Against Sexism

blog_against_sexism.jpgSexism is a woman making two-thirds the salary that a man earns for the same position. Sexism is a man getting time off to be with his family, but a single mother having to work continuous overtime to prove that she’s a team player, hoping to hell that the kids are all right. Or the troubling statistic that a woman is paid 30% less because she is too scared to ask for a pay raise.

Sexism is the fact that there aren’t nearly as many restrooms for women as there are for men. Sexism is any number of architectural sleights that don’t take into account a woman’s physiology.

Sexism is any government that would exert control over a woman’s uterus. Sexism is our society not providing for the realities of sexual intercourse, of letting a man walk away while a woman must scrape together hard-earned dollars to either raise or not have the kid. Sexism is a conservative family that will not support a pregnant teenager facing such a predicament.

Sexism is Frank Capra showing Donna Reed to be a freakish old maid in the Pottersville parallel universe. Or Sharon Stone getting $15 million for Basic Instinct 2 to take off her clothes and simulate sex and $2.5 million for Casino to deliver a performance. Or the fact that most film directors are male.

Sexism is a woman being unable to fuck whoever she wants and however she wants without being called a slut, while a man can be polymorphously perverse without reproach. Sexism is also the idea that an older woman can’t be sexy, while such dinosaurs as Jack Nicholson (and even Woody Allen) are given carte blanche. Sexism is the denied orgasm, or a woman going down on a man, but a man too lazy for cunnilingus. Sexism is a woman being considered unattractive for being at least ten pounds overweight, while a man’s prominent paunch goes unremarked upon. Sexism is a man being able to wear the same suit to two different social affairs, where a woman who wears the same dress or the same shoes is considered cheap or a tramp.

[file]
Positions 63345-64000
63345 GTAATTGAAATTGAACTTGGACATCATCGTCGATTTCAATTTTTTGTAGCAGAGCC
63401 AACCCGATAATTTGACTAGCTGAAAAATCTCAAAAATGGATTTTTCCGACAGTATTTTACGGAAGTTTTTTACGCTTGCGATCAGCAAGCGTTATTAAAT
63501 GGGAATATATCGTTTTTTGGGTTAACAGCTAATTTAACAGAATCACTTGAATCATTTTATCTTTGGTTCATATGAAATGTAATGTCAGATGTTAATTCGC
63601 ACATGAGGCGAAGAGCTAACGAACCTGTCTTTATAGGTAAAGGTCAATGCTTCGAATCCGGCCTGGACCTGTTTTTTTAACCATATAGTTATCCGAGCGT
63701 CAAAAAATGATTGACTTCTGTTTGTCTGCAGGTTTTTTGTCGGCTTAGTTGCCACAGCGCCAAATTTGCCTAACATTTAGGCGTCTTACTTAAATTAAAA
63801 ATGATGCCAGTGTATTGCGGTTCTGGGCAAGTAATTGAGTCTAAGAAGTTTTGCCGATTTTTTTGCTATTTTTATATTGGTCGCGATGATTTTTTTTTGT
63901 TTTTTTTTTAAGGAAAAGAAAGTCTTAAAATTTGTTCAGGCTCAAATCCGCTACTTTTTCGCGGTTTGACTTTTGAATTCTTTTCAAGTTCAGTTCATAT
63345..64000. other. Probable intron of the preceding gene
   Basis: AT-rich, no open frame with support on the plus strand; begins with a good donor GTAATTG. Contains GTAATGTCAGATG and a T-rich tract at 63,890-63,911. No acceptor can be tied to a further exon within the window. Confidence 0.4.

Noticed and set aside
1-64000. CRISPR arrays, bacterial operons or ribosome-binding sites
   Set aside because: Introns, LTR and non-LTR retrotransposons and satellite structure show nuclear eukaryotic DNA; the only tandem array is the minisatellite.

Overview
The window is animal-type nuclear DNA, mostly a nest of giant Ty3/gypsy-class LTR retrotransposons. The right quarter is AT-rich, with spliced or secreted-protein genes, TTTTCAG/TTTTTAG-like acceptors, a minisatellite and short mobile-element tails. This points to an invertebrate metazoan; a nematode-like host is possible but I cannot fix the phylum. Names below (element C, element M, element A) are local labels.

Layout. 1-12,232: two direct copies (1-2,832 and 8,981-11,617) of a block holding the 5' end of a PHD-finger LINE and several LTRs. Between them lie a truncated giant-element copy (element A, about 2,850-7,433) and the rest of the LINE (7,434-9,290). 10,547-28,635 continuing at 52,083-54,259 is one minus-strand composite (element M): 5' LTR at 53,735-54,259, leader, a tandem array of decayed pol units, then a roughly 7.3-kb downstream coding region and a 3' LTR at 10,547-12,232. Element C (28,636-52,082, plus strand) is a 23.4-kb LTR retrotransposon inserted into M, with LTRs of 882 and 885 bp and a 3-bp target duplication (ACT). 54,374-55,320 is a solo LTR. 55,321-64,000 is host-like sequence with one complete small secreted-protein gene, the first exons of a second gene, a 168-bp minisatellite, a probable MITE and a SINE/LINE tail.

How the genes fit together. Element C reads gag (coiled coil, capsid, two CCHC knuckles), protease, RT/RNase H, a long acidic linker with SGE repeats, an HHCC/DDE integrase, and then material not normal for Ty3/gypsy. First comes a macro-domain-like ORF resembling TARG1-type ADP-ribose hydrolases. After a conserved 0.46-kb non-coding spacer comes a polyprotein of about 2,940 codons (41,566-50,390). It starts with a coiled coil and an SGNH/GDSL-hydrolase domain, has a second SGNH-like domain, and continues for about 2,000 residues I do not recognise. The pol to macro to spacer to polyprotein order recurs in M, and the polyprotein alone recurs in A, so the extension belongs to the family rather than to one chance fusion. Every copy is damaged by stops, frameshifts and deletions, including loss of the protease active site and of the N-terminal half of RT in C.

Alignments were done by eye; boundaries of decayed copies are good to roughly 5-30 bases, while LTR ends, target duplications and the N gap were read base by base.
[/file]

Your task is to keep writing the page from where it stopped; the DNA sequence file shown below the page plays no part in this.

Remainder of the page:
Sexism sometimes comes down to a gender chasm of maintenance. The billion-dollar makeup industry, the pressure to squeeze into a tight skirt, the unseen efforts to hide wrinkles or crow’s feet or sagging breasts.

We know all these things. Or we should know them. And yet all of the silent heartbreak that have resulted because of these mentalities could have been avoided with consideration or a few simple choices. If not through a piece of legislation like the Equal Rights Amendment, which has been in limbo now for over eighty years, then perhaps through a wholesale rejection of the consumerist and cultural forces that continue to tell women that they are second-class citizens. Those who would dismiss a women’s-centric film, even a skillfully made one, as a “chick flick” or a book “chick lit.” Those who would declare a particular talking point “too girly.” Those who would declare a reactionary like Caitlin Flanagan as the major female voice in one of our most distinguished weekly magazines or who would keep a major Sunday book review section almost the exclusive territory of white males.

It is now the 21st century. Women, in fact, outnumber male college graduates. And yet where is their presence? According to the American Association of University Professors, in 2003-2004, 38% of all faculity are women and women professors earn 80% of their male counterparts. There has never been a woman presiding over the White House, unless you count Geena Davis. Only 14 out of 100 U.S. Senators are women. Only 59 (a mere 11%) of 435 Representatives are women.